The scenario builds a picture of how the external environment (and economy) will affect the business, and how the business will operate to most effectively respond to these impacts. The key characteristics of scenarios include focus on a range of plausible outcomes for GDP growth, market share, commodity prices, exchange rates, technology and innovation. To be of any use scenarios should concentrate on the most relevant issues to the business, bridging the gap between intuition, educated guess and fact. The importance of scenarios is that they ensure a workforce plan is a true planning document and not just a budgeting process.

  4. Identify potential shortfalls in external labour supply
    While you can’t control the external environment, it is essential to account for it during planning. This is where HR looks outside the organisation to consider societal and demographic trends that might impact the supply of talent for critical jobs. If the right number of qualified trainees is not coming through the education or trade system, it could be time to develop alternative strategies. In the past this has included partnerships with universities and trade schools; pre-active retraining of existing staff and the development of new career paths; and redefining job roles and responsibilities. Resources may need to be reallocated to attract key talent.
  5. Estimate the financial impact of workforce strategies
    This last step is potentially of most interest to other senior management. This is where questions such as the estimated savings of targeted reductions in voluntary turnover for critical job role and/or tenure groups are quantified. Other figures that should be derived include the extra costs incurred by filling gaps in critical job roles by using contractors and temporary staff; the impact of exporting labour to cheaper labour markets now and into the future; the savings of recruiting at lower levels and developing employees internally; and the estimated cost of filling critical job roles when the economy recovers.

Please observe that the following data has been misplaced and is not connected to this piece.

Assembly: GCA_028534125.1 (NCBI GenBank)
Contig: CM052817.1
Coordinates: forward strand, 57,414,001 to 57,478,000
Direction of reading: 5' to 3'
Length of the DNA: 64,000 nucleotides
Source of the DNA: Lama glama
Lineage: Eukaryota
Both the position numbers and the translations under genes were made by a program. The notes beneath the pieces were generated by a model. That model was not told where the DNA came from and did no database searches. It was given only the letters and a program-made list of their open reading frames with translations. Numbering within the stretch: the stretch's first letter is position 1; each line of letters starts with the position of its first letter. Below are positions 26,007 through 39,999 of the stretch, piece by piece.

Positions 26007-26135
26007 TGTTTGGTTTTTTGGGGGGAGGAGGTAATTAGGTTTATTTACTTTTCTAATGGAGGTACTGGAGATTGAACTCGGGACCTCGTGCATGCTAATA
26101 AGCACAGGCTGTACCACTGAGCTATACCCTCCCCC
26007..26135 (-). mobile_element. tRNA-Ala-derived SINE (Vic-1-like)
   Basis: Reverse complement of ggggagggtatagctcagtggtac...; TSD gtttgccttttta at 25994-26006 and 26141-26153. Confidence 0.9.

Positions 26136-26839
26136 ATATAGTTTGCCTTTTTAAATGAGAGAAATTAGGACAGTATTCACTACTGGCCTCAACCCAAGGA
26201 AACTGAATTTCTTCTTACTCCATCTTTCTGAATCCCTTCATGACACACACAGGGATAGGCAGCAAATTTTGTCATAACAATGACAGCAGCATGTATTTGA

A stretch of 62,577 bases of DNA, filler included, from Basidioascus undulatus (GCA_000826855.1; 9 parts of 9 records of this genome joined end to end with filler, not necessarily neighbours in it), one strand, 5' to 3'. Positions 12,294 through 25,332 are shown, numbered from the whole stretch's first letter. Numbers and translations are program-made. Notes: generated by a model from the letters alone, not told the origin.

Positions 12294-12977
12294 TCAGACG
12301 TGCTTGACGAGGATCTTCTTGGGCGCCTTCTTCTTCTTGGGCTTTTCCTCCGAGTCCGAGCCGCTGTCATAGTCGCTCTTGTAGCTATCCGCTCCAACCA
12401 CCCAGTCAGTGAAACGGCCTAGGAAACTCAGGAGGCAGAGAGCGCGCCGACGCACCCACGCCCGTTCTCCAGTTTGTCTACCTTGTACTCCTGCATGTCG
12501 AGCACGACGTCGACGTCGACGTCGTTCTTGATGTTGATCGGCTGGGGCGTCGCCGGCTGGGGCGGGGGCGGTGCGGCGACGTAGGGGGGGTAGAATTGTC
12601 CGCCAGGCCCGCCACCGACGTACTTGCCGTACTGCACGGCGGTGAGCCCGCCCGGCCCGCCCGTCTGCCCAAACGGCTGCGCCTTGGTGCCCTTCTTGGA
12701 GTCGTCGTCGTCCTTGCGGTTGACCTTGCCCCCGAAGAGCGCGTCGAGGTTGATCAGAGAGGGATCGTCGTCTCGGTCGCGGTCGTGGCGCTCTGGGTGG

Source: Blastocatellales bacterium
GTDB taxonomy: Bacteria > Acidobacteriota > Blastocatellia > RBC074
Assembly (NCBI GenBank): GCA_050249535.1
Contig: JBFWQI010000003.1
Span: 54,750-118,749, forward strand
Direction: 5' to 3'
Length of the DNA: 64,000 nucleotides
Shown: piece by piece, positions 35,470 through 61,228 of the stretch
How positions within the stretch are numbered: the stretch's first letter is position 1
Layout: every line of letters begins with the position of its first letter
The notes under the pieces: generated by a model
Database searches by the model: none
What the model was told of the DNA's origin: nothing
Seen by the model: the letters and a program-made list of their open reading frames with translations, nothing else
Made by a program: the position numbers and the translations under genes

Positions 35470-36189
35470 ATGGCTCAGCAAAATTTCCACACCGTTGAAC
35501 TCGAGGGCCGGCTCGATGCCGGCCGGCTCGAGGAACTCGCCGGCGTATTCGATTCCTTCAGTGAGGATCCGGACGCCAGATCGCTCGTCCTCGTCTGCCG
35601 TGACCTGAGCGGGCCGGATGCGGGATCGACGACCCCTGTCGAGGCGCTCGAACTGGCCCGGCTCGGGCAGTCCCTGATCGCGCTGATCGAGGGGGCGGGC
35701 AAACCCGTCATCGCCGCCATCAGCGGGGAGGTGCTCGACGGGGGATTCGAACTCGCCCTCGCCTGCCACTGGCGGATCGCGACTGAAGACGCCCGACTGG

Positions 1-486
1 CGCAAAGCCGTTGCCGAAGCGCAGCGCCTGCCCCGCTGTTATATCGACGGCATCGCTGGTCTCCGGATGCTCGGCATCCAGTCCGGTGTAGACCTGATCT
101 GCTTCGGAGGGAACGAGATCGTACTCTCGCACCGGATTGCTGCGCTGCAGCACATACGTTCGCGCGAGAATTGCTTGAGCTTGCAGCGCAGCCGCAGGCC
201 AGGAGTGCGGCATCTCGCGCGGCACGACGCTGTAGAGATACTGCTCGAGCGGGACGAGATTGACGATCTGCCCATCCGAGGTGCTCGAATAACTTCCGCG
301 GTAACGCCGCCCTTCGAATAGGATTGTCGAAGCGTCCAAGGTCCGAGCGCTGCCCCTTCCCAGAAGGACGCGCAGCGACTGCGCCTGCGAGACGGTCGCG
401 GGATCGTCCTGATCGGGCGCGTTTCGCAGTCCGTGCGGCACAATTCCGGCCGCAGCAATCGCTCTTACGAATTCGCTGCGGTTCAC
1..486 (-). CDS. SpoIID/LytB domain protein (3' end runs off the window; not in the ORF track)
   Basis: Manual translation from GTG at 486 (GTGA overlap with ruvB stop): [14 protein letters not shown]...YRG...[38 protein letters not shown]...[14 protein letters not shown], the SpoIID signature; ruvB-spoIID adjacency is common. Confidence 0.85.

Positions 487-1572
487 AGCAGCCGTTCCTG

When integrated with other planning processes, these tools provide real value to the organisation. Planning will help to reduce labour costs by ensuring the correct skill mix and by not having surplus staff with inappropriate skills. It will support the creation of more cost-effective learning and development opportunities that come from productive, on-the-job experience. It will minimise the impact of skills shortages and is instrumental in being able to offer better career management that benefits both the employee and the company.

Making the difference – delivering real business benefits

No matter how thorough or far-sighted the workforce plan, it will only ever be as good as the resulting action. Plans that are not carried through or kept up to date with evolving scenarios quickly become worthless and demean the value of the overall HR effort.
More than ever, HR needs to be relevant and responsive by understanding what the critical job roles and job families are that need to be retained and invested in. Whatever decisions you take and however you decide to make them, the essential thing is for HR to have insight into where strategies should be directed and that requires looking deep into your own organisation. Good forecasting and planning will ensure that these decisions are made in a robust manner and that they don’t just rely on gut feelings.

With over 30 years’ experience in human resource management, founder and chief executive officer Peter Howes has a distinguished global reputation as a consultant in HR metrics, analytics and workforce planning. Peter’s major area of consulting over the past 25 years had been in workforce planning and HR/HCM analytics, reporting and measurement. For more information visit


Get the latest from HRZone.

Subscribe to expert insights on how to create a better workplace for both your business and its people.


Thank you.